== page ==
Movie Review: Hunt for the Wilderpeople

Words by Patrick Dunham / Illustration by Miro Merrill


The year 2016 was the year of man’s cinematic exodus into the wild. Where before there was “The Revenant” and “Swiss Army Man,” now comes “Hunt for the Wilderpeople,” the sprightly coming-of-age tale from New Zealand filmmaker Taika Waititi.

When Ricky (Julian Dennison), a teenage troublemaker from the city, is sent to a new foster home deep in the country, an alliance between his rebellious-natured self and a patriarchal grump named Hec (Sam Neill) seems unlikely to blossom. The young miscreant would rather write haikus and spend time sulking around the foliage than hunt hogs with the grizzled man, but a tragedy forces the pair to join forces. With Hec unable to have sole guardianship over Ricky due to shady criminal history in his youth, and Ricky fiercely resistant to the alternative living situation of juvy, they wind up in the vast surrounding forest.


After becoming lost wayfarers in the boundless kiwi bush, a national manhunt is organized for the fugitives, which turns them into a national sensation with a cash reward offered for their capture. Somewhere along the way, the wannabe-gangster and rugged isolationist break down their safeguarding and reach a point of wholehearted expression typically rejected within these masculine archetypes.

While this premise seems in the same vein of “Into the Wild” or a story of man versus nature, “Hunt for the Wilderpeople” proves to be a whimsical comedy with no dull moments.


Banter between Ricky and Hec shifts between serious bits of what it means to grow into adulthood and what we do to adapt to life’s constant flux, to exchanges that are light, genuinely funny (I laughed more than I have at the theater in recent memory) and peppered with seamless transitions of mood and backstory that blend into the narrative with ease. Ricky constantly references American movies and hip hop –he names his dog Tupac– and the unlikely buddies’ national notoriety grows as their trek continues.


The journey includes encounters with an antagonistic group of hunters, a conspiracy-theorist hermit, and an incapacitated forest ranger: three neatly paced narrative turns with the variety and change in environment needed to keep the film’s wheels turning. But it is the warming performances that has swept audience awards at festivals ranging from San Francisco to Edinburgh, which will win over any type of moviegoer in a wonderful slow-burn of friendship, rarely put to the silver screen with such cursive lightness. To say more of the plot would give it away, but imagine a travellers’ journey somewhere along the lines of “Moonrise Kingdom” and “Up.” “Hunt for the Wilderpeople” would be a tedious bore if not for the quippy writing and particular sense of humor that sets the narrative in its own terms.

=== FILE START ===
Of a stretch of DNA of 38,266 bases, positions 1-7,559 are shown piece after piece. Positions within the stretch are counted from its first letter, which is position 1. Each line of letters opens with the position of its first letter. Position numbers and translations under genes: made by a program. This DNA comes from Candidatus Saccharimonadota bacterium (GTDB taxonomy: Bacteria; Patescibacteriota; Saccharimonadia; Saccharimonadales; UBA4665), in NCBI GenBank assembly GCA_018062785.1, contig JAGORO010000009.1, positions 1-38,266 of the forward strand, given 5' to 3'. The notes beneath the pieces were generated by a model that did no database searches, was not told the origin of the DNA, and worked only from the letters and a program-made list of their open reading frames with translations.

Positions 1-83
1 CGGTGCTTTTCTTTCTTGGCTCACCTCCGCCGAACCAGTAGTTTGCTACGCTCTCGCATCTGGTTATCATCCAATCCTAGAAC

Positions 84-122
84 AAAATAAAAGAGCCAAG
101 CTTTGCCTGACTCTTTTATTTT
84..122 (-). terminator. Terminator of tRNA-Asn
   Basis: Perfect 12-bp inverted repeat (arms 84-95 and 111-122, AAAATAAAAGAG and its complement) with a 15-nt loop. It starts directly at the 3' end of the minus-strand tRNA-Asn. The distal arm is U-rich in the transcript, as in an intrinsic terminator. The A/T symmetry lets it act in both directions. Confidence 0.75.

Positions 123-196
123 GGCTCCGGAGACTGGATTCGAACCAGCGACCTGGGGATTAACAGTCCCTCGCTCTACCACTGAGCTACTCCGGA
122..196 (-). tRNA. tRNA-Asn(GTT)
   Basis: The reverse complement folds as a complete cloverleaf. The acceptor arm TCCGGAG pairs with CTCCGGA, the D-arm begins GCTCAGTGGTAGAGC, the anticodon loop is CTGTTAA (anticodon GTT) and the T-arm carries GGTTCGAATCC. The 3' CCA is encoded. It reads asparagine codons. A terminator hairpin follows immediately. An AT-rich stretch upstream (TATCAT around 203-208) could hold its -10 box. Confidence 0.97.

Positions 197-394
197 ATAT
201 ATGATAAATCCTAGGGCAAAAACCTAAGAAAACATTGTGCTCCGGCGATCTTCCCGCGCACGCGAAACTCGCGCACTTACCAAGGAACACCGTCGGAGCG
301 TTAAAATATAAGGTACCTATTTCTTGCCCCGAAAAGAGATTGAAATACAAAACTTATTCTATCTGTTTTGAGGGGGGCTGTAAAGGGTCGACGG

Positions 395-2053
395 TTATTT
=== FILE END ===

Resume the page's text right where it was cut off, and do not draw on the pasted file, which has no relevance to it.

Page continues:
Instead of being a contrived coming-of-age story that rushes the protagonist’s growth, the reality of being lost in the bush for an elapsed seven months sets a leisurely pace in which we are left with the natural progression of the pair shifting from merely tolerant of one another to inseparable, The film doesn’t hammer it out as a blindsiding thesis, but it has much to say about masculine vulnerability and what happens when we relax and drop the protective shield with someone to get to the core of who we are.


The only possible critique would be that the movie doesn’t try to adhere to realism. When hiding behind some foliage the duo narrowly evades a SWAT team, all while Ricky is trying to whisper the situation’s similarity to a scene in “Lord of the Rings: The Fellowship of the Ring.”


With sweeping helicopter shots showcasing New Zealand’s surreal beauty, dynamic editing, and a duo that never stops riling laughs with their polarizing differences, “Hunt for the Wilderpeople” is a solid crowd-pleaser, certain to draw laughs and reflections on what we can learn from the last person on Earth we’d think to learn it from. If you go in expecting a lovely romp through sweeping timbers and a newfound mentorship that transcends age and the strict delineations of “adult” and “child,” “Hunt for the Wilderpeople” will not disappoint in being a charming conclusion for the summer movie season.


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